Uppermost in Biden’s mind is likely to be oil supplies, and he will want to extract a promise that Saudi Arabia will increase its production to save America and her allies from the consequences of their own sanctions against Russia. It will be an uphill struggle, with MBS more drawn sympathetically to Vladimir Putin, getting on well with him. MBS runs Saudi Arabia in a similar fashion to Putin’s leadership in Russia.
When they high-fived each other at the November 2018 G20 meeting, the body language strongly suggests that they had a personal agreement between them which was going their way. It can only have been about cooperating on matters relating to their combined dominance of global energy markets the global oil markets. To get a sense of the body language between them, it is well worth watching that incident — twice. It can be found here.
At stake is the agreement President Nixon made with King Faisal in 1973, to sell oil exclusively for dollars, tying the Kingdom into the American banking system. It was an astute move by both parties at the time, allowing Sheik Yamani leading OPEC to raise the oil price from $3.56 per barrel more than tenfold over the next seven years, and to ensure the world needed dollars to pay for it. There can be little doubt that when Putin pulled the same trick on the EU with respect to oil payments in roubles, MBS would have noted the parallel with wry amusement.
The Arabs are not stupid. In 2014 I was told by the director of a major Swiss refinery that they were recasting gold bars for Arab customers from LBMA 400 ounces to the Chinese one kilo 9999 standard. It was the earliest indication I have had that the Arab nations in the Middle East were thinking their future lay more with China rather than the West. And there was no doubt that the Chinese had not only deliberately set out to become the largest gold mining nation, but they were moving to dominate the global physical market, ultimately threatening the LBMA standard.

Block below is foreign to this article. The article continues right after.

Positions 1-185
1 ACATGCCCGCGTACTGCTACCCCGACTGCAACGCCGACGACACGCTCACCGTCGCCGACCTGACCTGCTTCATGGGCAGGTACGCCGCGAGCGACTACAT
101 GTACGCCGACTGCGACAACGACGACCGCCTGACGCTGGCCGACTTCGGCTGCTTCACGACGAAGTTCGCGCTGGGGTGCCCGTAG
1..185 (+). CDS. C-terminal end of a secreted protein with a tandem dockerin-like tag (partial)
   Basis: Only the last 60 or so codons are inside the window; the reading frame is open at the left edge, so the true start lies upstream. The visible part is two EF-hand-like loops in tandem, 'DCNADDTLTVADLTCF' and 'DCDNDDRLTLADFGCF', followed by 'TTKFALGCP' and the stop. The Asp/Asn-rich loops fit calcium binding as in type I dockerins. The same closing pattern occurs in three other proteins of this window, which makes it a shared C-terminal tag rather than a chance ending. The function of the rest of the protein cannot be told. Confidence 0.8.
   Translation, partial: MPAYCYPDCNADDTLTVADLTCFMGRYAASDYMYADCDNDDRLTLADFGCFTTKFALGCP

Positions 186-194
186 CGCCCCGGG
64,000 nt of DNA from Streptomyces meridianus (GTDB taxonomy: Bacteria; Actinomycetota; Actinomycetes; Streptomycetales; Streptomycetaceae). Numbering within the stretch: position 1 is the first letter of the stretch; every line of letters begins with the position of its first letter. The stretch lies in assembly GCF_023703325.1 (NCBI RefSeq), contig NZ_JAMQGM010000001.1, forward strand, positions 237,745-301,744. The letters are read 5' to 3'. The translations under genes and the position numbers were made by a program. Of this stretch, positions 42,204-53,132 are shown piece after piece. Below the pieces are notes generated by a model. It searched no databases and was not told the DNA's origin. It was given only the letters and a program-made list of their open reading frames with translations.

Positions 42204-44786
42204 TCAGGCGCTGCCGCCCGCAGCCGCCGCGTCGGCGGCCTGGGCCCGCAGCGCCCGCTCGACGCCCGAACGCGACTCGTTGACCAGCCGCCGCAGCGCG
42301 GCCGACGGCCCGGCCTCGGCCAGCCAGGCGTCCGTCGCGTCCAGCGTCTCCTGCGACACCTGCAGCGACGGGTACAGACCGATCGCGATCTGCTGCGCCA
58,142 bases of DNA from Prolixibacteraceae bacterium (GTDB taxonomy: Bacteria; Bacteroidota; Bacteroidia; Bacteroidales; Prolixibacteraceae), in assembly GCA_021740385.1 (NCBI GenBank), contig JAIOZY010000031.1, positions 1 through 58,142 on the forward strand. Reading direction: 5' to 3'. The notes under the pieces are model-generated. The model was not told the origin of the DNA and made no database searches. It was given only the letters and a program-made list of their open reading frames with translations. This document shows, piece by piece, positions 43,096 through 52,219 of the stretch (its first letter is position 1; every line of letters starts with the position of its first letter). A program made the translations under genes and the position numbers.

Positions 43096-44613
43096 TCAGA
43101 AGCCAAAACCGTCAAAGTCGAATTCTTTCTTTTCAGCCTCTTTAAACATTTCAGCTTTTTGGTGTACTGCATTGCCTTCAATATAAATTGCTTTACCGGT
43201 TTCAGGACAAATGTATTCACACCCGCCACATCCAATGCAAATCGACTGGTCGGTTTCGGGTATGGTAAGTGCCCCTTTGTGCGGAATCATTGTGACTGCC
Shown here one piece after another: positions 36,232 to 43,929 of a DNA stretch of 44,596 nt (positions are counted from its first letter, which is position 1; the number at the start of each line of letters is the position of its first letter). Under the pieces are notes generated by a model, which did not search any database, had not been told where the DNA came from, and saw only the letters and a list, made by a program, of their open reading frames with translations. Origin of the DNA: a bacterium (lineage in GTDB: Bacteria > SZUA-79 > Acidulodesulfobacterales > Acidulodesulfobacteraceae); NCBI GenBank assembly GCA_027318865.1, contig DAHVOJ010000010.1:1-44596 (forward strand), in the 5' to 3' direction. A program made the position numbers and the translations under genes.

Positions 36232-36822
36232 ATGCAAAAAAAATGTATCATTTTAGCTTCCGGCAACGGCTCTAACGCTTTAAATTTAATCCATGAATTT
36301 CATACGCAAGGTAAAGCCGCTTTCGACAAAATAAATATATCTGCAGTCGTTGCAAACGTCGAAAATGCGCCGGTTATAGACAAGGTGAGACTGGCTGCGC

So good luck to Joe Biden. Machiavelli wrote that
“A prince wins prestige for being a true friend or a true enemy. That is, for revealing himself without any reservation in favour of one side against another, this policy is always more advantageous than neutrality.”[i]
Given MBS’s track record and his apparent adherence to Machiavellian principals, the meeting with Biden will likely involve some straight talking. From MBS’s point of view, everything is stacked against the Americans. Biden is probably seen by him as a supplicant, which is associated with weakness. Honour, face, and public standing are what command respect in Arab culture, which will work against the Americans.